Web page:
World Water Crisis Is Affecting South Asia

Tunghapadra Dam
Tunghapadra Dam

NEW DELHI – As the world moves on to other matters following World Water Day, the World Water Forum, and Cape Town’s postponement of ‘Day Zero’ until 2019, a global water crisis continues, nonetheless. A crisis already exists for many people in South Asia and there are indications that conditions could get worse before they get better.

When a water shortage occurs in one specific locale, it is much easier to define the cause and to remedy it. The smaller the locale, the easier it is to address the problem. The broader the affected area, the more difficult it can be to define the underlying issues and exponentially more difficult to address them. South Asia is one of those large-scale areas where people live on or beyond the brink of a growing water crisis. Consider these few facts.

  • Apart from in Bhutan and Nepal, South Asia’s per capita water availability is already below the world average. The region could face widespread water scarcity — less than 1,000 cubic meters available per person according to a South Asia water expert in Washington, DC.
  • Bangalore, Karachi and Kabul are among the 10 cities in the world that are “on the verge of an imminent water crisis”, according to a report last month by the Centre for Science and Environment (CSE), a research and advocacy group based in New Delhi.
  • Nearly 163 million people among India’s population of 1.3 billion — or more than one in 10 — lack access to clean water close to their home, according to a 2018 WaterAid report.
  • Almost 600 million people in India are at high risk of being unable to continue relying on surface water — including in the country’s northwest and south, where much of the country’s staple wheat and rice are grown, according to the World Resources Institute.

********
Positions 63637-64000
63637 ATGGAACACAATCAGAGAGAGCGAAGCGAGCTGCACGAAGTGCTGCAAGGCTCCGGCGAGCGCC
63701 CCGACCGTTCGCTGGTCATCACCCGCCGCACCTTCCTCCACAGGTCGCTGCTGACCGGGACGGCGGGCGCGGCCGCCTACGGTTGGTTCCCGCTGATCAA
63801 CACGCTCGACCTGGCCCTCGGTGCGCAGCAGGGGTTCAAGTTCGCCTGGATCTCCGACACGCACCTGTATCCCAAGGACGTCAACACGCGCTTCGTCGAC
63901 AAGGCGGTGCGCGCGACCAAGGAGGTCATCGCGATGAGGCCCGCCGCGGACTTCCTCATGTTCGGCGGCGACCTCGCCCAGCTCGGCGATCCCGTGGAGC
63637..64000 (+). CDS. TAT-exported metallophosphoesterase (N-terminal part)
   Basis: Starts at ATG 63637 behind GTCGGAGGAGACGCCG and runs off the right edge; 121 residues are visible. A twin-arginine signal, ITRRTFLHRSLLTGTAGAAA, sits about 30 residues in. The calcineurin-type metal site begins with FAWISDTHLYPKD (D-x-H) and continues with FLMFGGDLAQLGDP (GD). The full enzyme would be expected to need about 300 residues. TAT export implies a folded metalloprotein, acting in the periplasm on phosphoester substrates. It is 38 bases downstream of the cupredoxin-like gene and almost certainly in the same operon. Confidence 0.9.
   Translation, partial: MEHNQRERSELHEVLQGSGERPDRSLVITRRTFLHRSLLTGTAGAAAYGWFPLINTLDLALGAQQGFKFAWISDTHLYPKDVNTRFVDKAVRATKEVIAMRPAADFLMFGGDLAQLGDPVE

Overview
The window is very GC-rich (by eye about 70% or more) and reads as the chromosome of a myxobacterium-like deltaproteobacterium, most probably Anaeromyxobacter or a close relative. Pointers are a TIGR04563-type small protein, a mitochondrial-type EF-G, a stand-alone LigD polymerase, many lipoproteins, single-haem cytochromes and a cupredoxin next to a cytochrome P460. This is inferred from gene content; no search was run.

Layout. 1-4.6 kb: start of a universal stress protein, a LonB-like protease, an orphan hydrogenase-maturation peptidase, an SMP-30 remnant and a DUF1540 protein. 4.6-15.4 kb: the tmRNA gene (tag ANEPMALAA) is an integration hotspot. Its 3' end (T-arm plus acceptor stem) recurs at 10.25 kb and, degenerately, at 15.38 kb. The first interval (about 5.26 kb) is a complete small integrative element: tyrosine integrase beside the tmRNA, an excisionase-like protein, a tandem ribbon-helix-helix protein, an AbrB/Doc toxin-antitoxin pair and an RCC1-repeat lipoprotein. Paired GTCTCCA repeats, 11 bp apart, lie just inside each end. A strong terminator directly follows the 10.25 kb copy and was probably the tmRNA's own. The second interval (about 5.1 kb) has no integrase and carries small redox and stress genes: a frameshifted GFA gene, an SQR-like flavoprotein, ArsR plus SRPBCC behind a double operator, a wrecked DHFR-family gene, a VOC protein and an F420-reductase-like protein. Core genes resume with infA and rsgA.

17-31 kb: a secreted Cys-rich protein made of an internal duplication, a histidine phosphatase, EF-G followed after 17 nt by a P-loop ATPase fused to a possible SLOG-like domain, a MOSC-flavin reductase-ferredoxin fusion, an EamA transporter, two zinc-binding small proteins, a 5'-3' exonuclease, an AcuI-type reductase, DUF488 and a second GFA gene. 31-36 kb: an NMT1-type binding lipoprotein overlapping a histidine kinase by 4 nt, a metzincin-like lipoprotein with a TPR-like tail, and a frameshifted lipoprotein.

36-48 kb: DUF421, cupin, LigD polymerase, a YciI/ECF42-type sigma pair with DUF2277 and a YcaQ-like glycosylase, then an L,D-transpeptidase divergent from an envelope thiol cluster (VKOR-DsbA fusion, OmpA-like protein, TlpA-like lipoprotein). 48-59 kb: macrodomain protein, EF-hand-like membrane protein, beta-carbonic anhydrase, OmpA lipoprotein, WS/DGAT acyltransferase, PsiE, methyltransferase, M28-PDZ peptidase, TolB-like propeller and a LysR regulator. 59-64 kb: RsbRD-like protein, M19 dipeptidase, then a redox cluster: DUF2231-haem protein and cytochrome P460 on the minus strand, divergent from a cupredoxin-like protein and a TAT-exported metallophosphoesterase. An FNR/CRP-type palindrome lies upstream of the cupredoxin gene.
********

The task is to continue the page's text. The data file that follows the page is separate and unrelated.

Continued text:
• Water supply in India may fall 50 per cent below demand by 2030, the Asian Development Bank has forecast.

Those looking to cast blame cite all sorts of causal conditions. The earthquake in Nepal changed the course and access to previous water sources. The ‘Day Zero’ scare in Cape Town was, in large part, a result of a season of persistent drought. In some cases, particularly across national borders, upstream water control efforts adversely affect people living downstream. The construction of dams on major rivers can have serious implications for millions living downstream. This has been the case for countries like China, Tibet, India, and Bangladesh.

No matter what particular cause or causes contribute to a lack of water across parts of South Asia, the fundamental issue is there is not enough water available to support the growing population. Conversely, the population is outgrowing the water resources available. But the issue is, really, much more complex. Population shifts affect the ability of water authorities to have any lasting control. The Diplomat reports that in Bangladesh, like many other countries, “the water supply in major cities is the responsibility of city authorities, but in rural areas that authority is missing.”

  • Demand for water in the capital Dhaka is 2.2 billion liters a day, while production is 1.9 billion liters a day.
  • Chittagong, the second largest city, supplies 210 million liters each day against demand for 500 million liters.

Press releases from the Government of India Press Information Bureau have reported measurable percentage declines in 91 major reservoirs for several months. Water levels are reported to be at an average of 23% of capacity.

The News Observer summed up the situation, observing that all of this is . . . due to overpopulation and nothing else. Simply put, the [population of South Asia] is [growing] so fast that the natural resources of their lands are unable to sustain such rapidly growing populations.


For more details on water problems around globe globe, visit Gospel for Asia’s Special Report on the Global Clean Water Crisis.

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